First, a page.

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Gastronomy of the bug

'Nobody knows how to prepare an insect', Ben Reade proves with some tasters that bugs can in fact be damn delicious. How should we be go about this bug-eating? A full house in the MC Theater is eager to learn in the workshop The Culinary Bug Adventures of Ben Reade.

Ben has not been in a country longer than ten days for the past half a year. Mostly he travels to Africa and Latin America for the job. This former chef is now Head of Culinary Research and Development at the Nordic Food Lab in Copenhagen. His passion has not much to do with insects. Ben: ‘I’d rather eat vegetables’. With a major sustainability grant they started their culinary world trip. 

Why need plates?
White cloths and spotless plates. Our idea of gastronomy needs some rethinking, Ben orates. 'Why do we even need plates? It does not get better when you are eating honey straight from the honeycomb.' Of course insects can be poisonous, so on their trips they eat very small quantities. If it taste good they will start jamming aka guerrilla cooking. ‘When you have tasted variations of a certain insect you start to compare and get better in tasting, it is like wine really.’ Their goal is to add value to the food system wherever they are, with creative recipes and setting up restaurants.

Have a bite
Ben is a comfortable, interesting and very comic speaker including a minor Scottish accent. He brought some of his little friends along, but ‘please stop eating when your mouth starts to feel burning’. Everybody is more than happy to try when some deep fried termites and bee larvae’s are being passed around. Pepijn sits in the back of the room and carefully scoops the final larvae out the tasting bowl with his finger. The queen of termites is actually the best Ben has eaten in years. ‘And I’ve eaten a lot of weird stuff’.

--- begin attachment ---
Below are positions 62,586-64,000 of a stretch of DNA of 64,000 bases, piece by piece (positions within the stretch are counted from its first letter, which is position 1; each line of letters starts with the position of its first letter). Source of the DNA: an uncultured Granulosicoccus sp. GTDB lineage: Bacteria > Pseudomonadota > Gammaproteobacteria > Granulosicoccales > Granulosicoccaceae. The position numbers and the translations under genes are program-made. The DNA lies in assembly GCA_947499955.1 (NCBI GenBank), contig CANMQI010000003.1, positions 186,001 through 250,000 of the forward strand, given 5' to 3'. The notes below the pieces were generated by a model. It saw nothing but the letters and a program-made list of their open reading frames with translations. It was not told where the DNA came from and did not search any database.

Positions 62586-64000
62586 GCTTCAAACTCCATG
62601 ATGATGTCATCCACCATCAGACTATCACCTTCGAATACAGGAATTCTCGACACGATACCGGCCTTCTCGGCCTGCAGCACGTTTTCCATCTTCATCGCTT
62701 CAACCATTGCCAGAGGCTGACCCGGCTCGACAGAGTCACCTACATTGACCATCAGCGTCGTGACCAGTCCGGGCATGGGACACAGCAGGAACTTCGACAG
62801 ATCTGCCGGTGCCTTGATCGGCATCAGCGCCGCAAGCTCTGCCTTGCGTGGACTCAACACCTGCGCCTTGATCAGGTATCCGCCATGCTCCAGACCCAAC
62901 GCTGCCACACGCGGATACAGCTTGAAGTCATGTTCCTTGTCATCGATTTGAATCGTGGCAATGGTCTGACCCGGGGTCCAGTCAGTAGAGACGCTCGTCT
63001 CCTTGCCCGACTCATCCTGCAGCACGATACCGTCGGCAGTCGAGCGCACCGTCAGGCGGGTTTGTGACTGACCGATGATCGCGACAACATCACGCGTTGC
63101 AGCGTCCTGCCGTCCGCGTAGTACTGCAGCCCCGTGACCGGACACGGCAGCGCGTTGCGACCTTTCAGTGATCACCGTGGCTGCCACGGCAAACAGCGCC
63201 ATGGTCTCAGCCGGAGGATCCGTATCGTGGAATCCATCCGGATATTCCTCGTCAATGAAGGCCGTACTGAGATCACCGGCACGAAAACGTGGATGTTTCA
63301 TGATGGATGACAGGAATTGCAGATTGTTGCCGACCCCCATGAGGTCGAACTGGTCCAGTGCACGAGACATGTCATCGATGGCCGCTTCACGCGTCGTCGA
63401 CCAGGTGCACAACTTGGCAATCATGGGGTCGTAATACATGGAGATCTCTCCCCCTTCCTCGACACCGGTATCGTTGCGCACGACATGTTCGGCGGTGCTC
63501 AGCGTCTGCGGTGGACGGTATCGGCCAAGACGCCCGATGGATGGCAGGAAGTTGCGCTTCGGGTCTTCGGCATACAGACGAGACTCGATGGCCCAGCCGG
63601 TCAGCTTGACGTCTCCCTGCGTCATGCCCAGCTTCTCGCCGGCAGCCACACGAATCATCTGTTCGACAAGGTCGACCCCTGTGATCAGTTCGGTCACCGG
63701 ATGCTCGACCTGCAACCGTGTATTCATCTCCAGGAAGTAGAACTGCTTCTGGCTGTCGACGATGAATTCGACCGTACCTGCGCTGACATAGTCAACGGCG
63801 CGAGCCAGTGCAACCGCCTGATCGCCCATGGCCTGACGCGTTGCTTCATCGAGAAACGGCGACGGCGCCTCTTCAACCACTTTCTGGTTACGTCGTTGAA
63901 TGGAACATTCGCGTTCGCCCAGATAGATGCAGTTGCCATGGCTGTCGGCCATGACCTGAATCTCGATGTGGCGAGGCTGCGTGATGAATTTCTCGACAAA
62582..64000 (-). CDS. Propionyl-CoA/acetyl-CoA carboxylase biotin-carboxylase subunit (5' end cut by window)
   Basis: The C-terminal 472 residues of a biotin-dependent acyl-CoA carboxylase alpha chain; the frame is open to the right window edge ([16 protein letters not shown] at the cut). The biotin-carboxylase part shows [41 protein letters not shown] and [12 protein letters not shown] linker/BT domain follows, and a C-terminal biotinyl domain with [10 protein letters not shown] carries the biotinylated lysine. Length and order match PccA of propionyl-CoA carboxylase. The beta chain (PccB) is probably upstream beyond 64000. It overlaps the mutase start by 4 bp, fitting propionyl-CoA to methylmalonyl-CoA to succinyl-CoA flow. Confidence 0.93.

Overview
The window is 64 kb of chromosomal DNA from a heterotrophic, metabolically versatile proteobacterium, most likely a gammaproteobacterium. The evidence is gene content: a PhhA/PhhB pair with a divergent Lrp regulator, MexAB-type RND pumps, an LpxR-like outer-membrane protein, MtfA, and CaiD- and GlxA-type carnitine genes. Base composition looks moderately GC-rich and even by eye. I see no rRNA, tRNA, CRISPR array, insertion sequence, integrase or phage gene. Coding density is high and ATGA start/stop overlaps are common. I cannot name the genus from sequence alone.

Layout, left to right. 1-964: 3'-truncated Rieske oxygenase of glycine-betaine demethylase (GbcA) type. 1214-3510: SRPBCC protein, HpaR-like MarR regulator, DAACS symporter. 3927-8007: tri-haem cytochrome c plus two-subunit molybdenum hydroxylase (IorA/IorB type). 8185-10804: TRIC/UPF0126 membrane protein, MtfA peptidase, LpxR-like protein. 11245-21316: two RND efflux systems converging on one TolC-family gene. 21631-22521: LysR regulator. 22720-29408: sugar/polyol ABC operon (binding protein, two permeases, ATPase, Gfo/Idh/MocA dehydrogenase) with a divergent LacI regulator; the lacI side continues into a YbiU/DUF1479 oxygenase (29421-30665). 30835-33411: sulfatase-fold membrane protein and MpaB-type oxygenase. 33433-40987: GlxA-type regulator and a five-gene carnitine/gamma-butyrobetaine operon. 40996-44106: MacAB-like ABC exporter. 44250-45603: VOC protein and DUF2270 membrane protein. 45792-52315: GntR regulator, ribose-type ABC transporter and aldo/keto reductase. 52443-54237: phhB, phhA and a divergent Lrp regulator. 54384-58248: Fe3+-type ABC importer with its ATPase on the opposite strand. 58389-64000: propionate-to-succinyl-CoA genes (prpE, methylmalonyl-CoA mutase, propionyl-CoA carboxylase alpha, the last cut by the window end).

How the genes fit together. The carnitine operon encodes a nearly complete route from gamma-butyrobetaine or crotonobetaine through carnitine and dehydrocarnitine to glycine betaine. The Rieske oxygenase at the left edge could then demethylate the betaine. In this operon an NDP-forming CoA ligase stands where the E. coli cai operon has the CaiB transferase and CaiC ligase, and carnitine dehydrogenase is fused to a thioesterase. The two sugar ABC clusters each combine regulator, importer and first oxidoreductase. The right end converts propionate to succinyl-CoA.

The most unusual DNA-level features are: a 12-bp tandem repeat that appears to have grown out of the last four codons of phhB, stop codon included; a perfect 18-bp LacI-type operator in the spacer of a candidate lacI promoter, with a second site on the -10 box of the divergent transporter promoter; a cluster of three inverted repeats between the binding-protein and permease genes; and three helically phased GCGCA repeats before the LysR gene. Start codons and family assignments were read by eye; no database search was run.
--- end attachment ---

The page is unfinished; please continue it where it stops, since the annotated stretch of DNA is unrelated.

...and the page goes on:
Grannies are awesome
So how do we prepare them? Obviously you have to break off the legs ‘to keep it from running away’. Then you take the wings off and recapitalize it together with the guts. Basics! Bugs are good for coloring food, the protein and iron and their fat. Particularly to use in all kinds of sauces. There are Michelin star chefs who are working with insects, but for Ben the knowledge of a local granny is just as important. In Europe insects are not that great as they prefer it hot and wet.

Anti mass-production
It is not Bens or the Nordic Food Labs goal to introduce a new mass production method. 'I just want to show what you can find around you and how we work in the field of bugs'. The Netherlands is quite the precursor when it comes to insects. Farming them though is not what Ben agrees on as mass-production is never sustainable. Roel works for slow food magazine and is ‘especially intrigued by his vision on anti mass-production‘. So we should not be shared or condescending about eating bugs. But to eat them we’d better chase Ben to the Amazone.

Text: Marlou Kusters
Photo's: Maartje Strijbis

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